Duvall also stated, “[e]liminating the estate tax removes another barrier to entry for sons and daughters or other beginning farmers to carry-on our agricultural legacy and make farming more accessible to all.”

Through research and analysis, the AFBF has found that federal estate taxes threaten more than 74,000 farms around the nation. Due to the increase in the transition of farmland that is projected to occur over the next 20 years, ag groups are "concerned about how estate taxes are going to impact the future of the farm economy," and for good reason. 

The Death Tax Repeal Act of 2021 could remove limitations on farmlands and would almost definitely create some comfort for ag groups. 

See Brian German, Legislation Introduced to Repeal Federal Estate Tax, Ag Net West, March 15 2021. 

Special thanks to Jim Hillhouse (Professional Legal Marketing (PLM, Inc.)) for bringing this article to my attention.

March 25, 2021 in Estate Administration, Estate Planning - Generally, Estate Tax, New Legislation | Permalink | Comments (0)

This UT Student Startup Is Bringing Estate Planning Into the Digital Age

ApoorvaThe Launch Pad at the University of Texas at Austin helps students "in the various stages of entrepreneurship navigate innovation across the Forty Acres." Apoorva Chintala has been particularly successful in the LaunchPad program. Chintala is a junior at UT and is pursuing degrees in management information systems, economics, and Plan II. 

Chintala is the CEO and co-founder of Clock Inc., "an online platform for effortless and legal digital estate planning." This month, Chintala was selected as a finalist for the Spring 2021 LaunchPad Fellowship. 

Chintala has taken notice of the current gaps in estate planning, especially the gaps caused by the trouble to keep up with the ever-evolving digital world. Chintala began catching on to these issues when her grandfather died her sophomore year of high school.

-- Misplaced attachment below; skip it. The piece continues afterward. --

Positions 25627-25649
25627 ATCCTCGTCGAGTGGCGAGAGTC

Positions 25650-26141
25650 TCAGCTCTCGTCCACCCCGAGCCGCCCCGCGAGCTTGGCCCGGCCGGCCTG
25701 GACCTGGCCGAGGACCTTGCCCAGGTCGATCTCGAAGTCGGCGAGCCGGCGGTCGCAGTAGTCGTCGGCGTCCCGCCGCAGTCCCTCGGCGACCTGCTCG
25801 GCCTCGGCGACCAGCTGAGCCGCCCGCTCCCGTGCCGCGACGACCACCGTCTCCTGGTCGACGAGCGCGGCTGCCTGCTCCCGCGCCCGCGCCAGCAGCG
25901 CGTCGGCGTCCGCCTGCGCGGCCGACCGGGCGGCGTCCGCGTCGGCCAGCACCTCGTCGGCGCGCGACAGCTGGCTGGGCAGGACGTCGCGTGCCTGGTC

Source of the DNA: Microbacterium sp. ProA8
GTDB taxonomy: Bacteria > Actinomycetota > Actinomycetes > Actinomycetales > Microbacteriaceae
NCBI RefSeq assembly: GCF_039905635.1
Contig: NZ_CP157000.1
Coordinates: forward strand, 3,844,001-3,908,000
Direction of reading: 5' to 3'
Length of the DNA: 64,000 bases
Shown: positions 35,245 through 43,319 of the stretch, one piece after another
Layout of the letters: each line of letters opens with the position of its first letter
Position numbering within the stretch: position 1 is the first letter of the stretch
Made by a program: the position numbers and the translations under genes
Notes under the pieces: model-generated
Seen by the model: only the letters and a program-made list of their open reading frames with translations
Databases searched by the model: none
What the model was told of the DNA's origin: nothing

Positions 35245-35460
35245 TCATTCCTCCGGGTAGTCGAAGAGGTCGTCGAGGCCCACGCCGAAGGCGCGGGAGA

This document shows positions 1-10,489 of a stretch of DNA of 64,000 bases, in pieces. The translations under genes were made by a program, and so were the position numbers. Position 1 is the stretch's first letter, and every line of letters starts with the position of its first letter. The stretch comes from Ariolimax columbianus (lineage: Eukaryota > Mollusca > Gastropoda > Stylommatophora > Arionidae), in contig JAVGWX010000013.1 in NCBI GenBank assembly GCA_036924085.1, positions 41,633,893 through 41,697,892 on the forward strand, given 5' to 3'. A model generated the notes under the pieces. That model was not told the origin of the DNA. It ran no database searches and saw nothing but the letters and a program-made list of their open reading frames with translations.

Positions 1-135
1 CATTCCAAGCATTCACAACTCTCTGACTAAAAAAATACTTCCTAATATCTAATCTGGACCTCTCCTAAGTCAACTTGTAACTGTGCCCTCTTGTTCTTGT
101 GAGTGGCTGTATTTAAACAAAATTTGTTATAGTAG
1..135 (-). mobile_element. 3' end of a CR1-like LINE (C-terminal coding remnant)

"Since then, Clocr has been growing and recently pivoted to become the only solution for digital estate planning in the world that is compliant with the Revised Uniform Fiduciary Access to Digital Assets Act (RUFADAA)." 

Compliance with the RUFADAA is vital because it ensures that you and your loved ones safe from identity theft, privacy law violations, loss of money and time, and more. 

Chintala said, “My grandfather passed away, and my dad is the eldest of his siblings. He had to fly to India, where the majority of my family lives, to sort through boxes and boxes of loose documents. Having to deal with guessing what my grandfather’s wishes were while also processing his death was a lot to deal with emotionally.”

It appears that the business world has caught on to the need for a more digital-ready form of estate planning. Clock has won or placed in 12 entrepreneurship competitions in this past year alone. 

It will be interesting, and exciting, to see how Clocr evolves and how it impacts estate planning as we know it.

See Barrett Ward, This UT Student Startup Is Bringing Estate Planning Into the Digital Age, UT News: Business & Economy, March 24, 2021. 

Special thanks to Jim Hillhouse (Professional Legal Marketing (PLM, Inc.)) for bringing this article to my attention.

March 25, 2021 in Estate Administration, Estate Planning - Generally, Technology | Permalink | Comments (0)

Wednesday, March 24, 2021

Spain passes law allowing euthanasia

Estate planningSpain recently passed a law that will legalize euthanasia. Spain is the fourth country in Europe to allow people to end their own life in some circumstances. 

The law was just recently approved by Spain's lower house of parliament. The House of Parliament had support from centre and left-wing parties. 

The law is expected to take effect and June and allows "adults with 'serious and incurable' diseases that cause 'unbearable suffering' to choose to end their lives." 

Prior to this new law, a person could be sentenced to jail for up to 10 years for assisted suicide. 

While right-to-die campaigners were happy about the new law, conservatives and religious groups are not happy. 

As of now, Belgium, Lexumbour, the Netherlands, Canada, and Colombia are the only other countries that have legalized euthanasia. 

See Spain passes law allowing euthanasia, BBC, March 18, 2021. 

Special thanks to Lewis Saret (Attorney, Washington, D.C.) for bringing this article to my attention.  

March 24, 2021 in Estate Administration, Estate Planning - Generally, New Legislation | Permalink | Comments (0)